“They hating on me!” or “Haters are going to hate!” are common phrases that some use to justify reasons why someone or a group of people have an unfavorable opinion of them or their activities.  The term “haters” has become popular in the last few years to describe others, but can you actually “hate” on yourself?  Read some ways the person hating on you could be in the mirror.

1. Comparing Yourself to Others – If you are constantly comparing what you have or don’t have to what others do or don’t have, then you may be borderline hating on yourself.  Comparisons may ignite low self-esteem and depression and have been one of the top five causes of why relationships end.

2. Not Listening to Your Inner Voice – Your inner voice, your conscience, or whatever you prefer to call it can be your saving grace for so many reasons.  Usually, your conscience is based upon your mind and body’s history and best practices in each situation.  Sometimes your natural reaction may not be your best reaction and it’s that inner voice that tells you to do differently. Listen.

3. Doing Just Enough to Get By – With the exception of trust fund babies, “self-made” successful people usually have a story of sacrifice, hard work, perseverance and dedication.  The only person “doing just enough” hurts is yourself.  When you can, do more, give more, show how much “more” you are than people realize.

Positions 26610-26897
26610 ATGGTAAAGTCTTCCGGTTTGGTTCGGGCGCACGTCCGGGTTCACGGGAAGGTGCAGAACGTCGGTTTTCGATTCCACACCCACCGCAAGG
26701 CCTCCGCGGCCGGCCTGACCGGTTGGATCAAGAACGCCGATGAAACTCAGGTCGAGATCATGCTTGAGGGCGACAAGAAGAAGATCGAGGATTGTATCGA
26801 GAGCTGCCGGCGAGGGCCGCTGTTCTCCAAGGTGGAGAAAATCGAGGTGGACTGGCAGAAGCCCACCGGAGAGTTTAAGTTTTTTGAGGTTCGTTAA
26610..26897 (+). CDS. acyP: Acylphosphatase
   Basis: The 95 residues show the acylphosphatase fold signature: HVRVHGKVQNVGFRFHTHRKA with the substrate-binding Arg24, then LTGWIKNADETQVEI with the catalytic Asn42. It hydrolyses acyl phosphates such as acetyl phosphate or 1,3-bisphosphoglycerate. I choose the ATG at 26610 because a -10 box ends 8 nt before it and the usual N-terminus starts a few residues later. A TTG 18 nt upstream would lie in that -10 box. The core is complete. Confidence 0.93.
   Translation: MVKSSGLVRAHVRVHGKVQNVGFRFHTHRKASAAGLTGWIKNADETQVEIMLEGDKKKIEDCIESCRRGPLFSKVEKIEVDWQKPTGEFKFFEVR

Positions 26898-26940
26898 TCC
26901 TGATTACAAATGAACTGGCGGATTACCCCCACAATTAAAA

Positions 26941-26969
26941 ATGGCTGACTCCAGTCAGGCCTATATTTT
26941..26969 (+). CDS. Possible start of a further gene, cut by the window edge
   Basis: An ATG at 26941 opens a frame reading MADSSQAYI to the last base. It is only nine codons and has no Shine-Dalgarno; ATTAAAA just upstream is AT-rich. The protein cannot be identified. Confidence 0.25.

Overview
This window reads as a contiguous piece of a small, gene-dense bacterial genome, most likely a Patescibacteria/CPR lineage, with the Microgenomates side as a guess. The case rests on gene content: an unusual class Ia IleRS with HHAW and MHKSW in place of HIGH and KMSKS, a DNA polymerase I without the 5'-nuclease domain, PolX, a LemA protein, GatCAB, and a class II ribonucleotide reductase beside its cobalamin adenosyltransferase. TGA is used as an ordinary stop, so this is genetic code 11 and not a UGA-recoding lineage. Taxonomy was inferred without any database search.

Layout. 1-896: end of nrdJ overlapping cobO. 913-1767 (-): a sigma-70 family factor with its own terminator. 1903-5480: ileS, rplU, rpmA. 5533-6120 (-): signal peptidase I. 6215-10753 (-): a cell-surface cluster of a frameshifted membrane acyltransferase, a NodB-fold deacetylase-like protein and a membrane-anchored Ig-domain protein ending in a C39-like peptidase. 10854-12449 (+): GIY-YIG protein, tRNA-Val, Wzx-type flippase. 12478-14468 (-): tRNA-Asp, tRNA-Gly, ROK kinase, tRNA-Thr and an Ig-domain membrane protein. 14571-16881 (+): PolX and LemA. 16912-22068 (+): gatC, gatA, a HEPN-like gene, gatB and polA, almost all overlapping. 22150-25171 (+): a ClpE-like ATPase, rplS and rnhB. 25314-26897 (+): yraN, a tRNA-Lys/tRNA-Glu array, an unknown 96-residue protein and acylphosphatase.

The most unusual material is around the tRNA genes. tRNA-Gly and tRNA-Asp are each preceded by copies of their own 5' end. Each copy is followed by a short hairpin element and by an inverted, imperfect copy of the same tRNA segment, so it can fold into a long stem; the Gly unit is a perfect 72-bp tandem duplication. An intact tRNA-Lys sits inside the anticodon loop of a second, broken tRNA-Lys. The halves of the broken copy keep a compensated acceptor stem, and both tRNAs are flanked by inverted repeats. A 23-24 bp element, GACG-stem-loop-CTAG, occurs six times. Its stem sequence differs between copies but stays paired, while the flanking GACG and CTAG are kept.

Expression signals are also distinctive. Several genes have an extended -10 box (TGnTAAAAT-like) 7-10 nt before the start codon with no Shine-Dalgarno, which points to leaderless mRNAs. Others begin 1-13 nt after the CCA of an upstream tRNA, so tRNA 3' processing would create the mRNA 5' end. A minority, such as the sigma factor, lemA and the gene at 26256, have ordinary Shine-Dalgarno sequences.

4. Not Being a Man or Woman of Your Word – One of the quickest ways to get “realistic” haters is to lie about who you truly are.  Saying one thing and not following through gives a false representation of who you truly are. Don’t allow others the satisfaction of misinterpreting you. Give them the real “say-what-i-do-and-do-what-i-say” self.

5. Not Believing In Your Ability – We can sometimes be our own worst enemy.  Saying that you “can’t” or that something “never” happens to you is speaking to your own downfall.  Use words like “I can” and “I will” to verbally affirm your current and future positions.  Research has shown that those who visualize their goal on a consistent basis are 33% more likely to achieve those goals.

6. Saying That You Have Haters (When You Really Don’t) – Be honest with yourself:  are people really “hating” on you or are they telling you the truth?  Sometimes the truth hurts, but can lead to healing.  It may do you good to take a look at what the person says (not how they say it) and see if it’s true.  If it’s true, do what you need to do to be better. If it’s false, do what you need to do to stay strong.

Remember, announcing that you have haters rarely does anything to help your case, as nearly everyone has haters nowadays.  The differentiating factor is how you rise above despite your obstacles.